Apple Inc's booming China market share has plunged for the second consecutive quarter in October-December, losing out to cheaper deals from local brands like Huawei and ZTE, according to Reuters. The local brands have been promoting their products aggressively through the channel service partners for quite some time now.
Unfortunately for Apple, iPhone sales hit a low in the wake of lawsuits from a local firm over the iPad name. Besides, charges regarding iPhone suppliers' factories over low wages and hazardous working conditions have dealt a serious blow to the company's prospects.
Reports from Reuters suggest a growth of 1 billion mobile subscribers in China this year. This would mean cutthroat competition for Apple against the Korean giant - Samsung, Nokia, and local firms Huawei Technologies and ZTE Corp.
Though Apple held the top spot as the world's largest smartphone vendor for almost the whole of last year, it slid to the #5 position in China, overtaken by ZTE. Its market share plunged from a healthy 10.4 per cent to an alarming 7.5 per cent in July-September.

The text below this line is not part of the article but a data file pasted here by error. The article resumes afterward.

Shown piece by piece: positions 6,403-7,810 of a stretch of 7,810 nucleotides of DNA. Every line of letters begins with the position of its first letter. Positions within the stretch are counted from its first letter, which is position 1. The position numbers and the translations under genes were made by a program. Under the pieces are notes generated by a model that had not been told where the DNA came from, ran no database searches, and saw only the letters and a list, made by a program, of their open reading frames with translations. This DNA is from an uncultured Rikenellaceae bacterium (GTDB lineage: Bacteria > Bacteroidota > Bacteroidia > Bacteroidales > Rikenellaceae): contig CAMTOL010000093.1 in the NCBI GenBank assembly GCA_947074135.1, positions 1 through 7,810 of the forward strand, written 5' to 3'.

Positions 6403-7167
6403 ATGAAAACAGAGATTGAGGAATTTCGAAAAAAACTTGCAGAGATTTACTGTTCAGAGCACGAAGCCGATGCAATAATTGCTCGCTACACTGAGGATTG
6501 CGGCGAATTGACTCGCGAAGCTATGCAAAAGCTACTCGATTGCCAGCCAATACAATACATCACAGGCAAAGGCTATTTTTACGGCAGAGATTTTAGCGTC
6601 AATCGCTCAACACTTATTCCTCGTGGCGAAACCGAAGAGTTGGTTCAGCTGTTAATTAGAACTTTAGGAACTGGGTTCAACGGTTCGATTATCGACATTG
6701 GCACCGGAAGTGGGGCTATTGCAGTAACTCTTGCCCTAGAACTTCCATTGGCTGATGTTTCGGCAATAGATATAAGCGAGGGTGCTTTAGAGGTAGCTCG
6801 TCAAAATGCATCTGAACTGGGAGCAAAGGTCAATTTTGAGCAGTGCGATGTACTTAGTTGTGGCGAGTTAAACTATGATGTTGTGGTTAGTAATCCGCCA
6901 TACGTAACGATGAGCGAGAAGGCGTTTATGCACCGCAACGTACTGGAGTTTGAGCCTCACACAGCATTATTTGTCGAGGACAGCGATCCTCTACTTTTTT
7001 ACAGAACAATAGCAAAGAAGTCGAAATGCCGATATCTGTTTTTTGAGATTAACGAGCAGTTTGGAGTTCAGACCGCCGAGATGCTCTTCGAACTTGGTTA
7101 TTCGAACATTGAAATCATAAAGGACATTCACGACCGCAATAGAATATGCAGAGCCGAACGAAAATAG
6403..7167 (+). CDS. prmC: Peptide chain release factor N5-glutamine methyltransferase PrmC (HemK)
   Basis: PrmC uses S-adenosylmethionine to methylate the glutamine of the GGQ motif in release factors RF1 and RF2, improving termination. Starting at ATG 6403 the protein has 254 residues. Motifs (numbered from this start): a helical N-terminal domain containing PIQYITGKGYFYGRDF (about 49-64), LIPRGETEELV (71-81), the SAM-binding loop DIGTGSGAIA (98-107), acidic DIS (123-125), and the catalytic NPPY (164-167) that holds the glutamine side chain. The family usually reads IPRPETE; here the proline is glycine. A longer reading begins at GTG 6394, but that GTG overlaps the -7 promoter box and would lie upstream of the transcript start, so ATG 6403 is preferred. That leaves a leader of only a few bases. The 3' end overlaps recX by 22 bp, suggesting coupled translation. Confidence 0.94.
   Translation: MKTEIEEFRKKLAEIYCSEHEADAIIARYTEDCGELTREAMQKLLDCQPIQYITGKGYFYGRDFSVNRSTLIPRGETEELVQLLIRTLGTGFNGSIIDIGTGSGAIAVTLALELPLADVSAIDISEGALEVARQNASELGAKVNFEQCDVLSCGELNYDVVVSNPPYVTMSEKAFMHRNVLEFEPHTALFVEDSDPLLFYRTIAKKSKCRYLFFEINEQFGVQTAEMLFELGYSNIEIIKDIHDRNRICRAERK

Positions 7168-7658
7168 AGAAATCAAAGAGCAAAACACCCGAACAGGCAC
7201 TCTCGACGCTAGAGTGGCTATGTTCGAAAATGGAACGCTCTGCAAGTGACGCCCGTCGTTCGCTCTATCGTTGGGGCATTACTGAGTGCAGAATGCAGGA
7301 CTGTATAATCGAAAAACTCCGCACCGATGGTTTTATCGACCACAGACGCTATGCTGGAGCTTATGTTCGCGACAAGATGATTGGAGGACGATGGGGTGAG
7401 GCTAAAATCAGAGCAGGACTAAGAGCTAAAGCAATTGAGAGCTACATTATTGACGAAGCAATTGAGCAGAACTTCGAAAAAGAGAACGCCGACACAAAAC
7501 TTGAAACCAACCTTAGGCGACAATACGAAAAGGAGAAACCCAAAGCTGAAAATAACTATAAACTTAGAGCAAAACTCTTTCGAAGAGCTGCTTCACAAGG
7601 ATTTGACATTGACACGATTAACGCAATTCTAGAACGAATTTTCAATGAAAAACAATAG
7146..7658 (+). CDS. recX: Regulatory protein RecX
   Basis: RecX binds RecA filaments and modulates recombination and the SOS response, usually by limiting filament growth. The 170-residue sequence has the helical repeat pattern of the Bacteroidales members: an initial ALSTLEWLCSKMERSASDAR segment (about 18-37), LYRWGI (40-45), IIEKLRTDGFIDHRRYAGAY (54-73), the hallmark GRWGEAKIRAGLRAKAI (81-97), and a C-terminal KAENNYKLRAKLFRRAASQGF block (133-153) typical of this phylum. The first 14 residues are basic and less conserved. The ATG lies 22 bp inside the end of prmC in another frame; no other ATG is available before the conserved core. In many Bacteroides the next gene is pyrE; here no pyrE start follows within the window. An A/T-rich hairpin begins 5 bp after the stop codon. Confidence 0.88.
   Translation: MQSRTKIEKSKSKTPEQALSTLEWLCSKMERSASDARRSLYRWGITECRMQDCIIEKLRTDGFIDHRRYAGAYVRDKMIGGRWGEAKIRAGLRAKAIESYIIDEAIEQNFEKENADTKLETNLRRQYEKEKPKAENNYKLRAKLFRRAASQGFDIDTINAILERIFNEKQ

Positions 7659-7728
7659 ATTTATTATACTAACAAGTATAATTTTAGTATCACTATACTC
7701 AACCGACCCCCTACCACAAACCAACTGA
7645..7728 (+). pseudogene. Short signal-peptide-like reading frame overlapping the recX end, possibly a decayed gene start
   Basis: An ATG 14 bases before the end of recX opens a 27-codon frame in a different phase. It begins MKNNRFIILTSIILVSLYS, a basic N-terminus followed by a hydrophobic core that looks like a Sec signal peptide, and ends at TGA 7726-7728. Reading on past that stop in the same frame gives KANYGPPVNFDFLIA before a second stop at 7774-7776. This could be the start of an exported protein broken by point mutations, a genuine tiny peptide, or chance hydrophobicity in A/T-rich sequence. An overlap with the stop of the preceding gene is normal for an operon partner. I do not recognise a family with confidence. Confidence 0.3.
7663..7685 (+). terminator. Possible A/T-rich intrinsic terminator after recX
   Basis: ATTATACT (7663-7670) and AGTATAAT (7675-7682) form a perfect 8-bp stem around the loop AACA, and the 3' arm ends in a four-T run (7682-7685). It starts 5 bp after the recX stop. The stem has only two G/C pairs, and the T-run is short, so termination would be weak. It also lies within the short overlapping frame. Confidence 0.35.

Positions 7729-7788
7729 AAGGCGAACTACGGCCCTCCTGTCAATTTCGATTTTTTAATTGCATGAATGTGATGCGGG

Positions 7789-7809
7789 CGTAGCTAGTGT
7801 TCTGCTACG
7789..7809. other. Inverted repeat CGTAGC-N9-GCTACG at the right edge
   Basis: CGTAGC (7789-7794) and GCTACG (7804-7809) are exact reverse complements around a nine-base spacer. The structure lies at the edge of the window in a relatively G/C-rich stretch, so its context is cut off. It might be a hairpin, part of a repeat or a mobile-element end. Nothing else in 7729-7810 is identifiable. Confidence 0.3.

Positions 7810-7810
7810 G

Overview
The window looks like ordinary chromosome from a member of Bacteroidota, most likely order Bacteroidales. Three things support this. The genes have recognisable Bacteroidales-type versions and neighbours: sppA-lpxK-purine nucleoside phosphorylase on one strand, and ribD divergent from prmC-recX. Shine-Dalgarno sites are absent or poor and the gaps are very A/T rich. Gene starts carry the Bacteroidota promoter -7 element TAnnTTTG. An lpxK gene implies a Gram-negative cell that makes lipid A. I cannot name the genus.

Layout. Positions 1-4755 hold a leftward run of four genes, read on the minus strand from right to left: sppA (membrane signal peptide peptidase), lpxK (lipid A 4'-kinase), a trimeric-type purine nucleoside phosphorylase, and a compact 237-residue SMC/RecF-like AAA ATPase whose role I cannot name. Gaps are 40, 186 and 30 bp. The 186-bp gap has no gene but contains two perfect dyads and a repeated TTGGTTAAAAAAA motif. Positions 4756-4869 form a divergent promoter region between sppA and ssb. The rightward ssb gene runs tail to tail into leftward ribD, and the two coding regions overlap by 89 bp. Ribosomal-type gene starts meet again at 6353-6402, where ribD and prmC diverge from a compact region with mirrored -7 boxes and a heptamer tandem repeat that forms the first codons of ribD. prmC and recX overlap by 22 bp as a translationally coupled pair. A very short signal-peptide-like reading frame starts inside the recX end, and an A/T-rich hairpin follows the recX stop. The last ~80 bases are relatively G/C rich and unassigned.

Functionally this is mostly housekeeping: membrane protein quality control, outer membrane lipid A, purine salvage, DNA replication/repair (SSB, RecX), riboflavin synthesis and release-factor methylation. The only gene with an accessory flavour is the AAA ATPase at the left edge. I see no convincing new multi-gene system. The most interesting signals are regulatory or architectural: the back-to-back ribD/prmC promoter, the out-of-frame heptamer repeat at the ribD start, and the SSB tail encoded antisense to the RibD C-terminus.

According to data from research firm Gartner, Samsung made rapid strides by grabbing 24.3 per cent of the market last year and in the process knocked Nokia off its top position, while Apple struggled to accrue one-third of Samsung's shares.
"Chinese handset makers have been actively promoting their smartphones with China's three telecom operators, so we saw ZTE and Huawei gain significant market share," said Gartner, analyst CK Lu.
Apple's iPhone shares are further expected to dip this week owing to the transition phase between the release of iPhone 5 and termination of iPhone 4S production, according to Gartner.
With the focus on value for money, Chinese handset makers are expected to secure the high-end segment gradually with more feature-packed models.
"If you want to sell handsets to the mass market, a simple rule of thumb in China is that the handset price has to be close to 70 per cent of the monthly salary," said Jayesh Easwaramony, an analyst with Frost & Sullivan in Singapore on Reuters.
"Today, an iPhone is more than two months' salary," he added.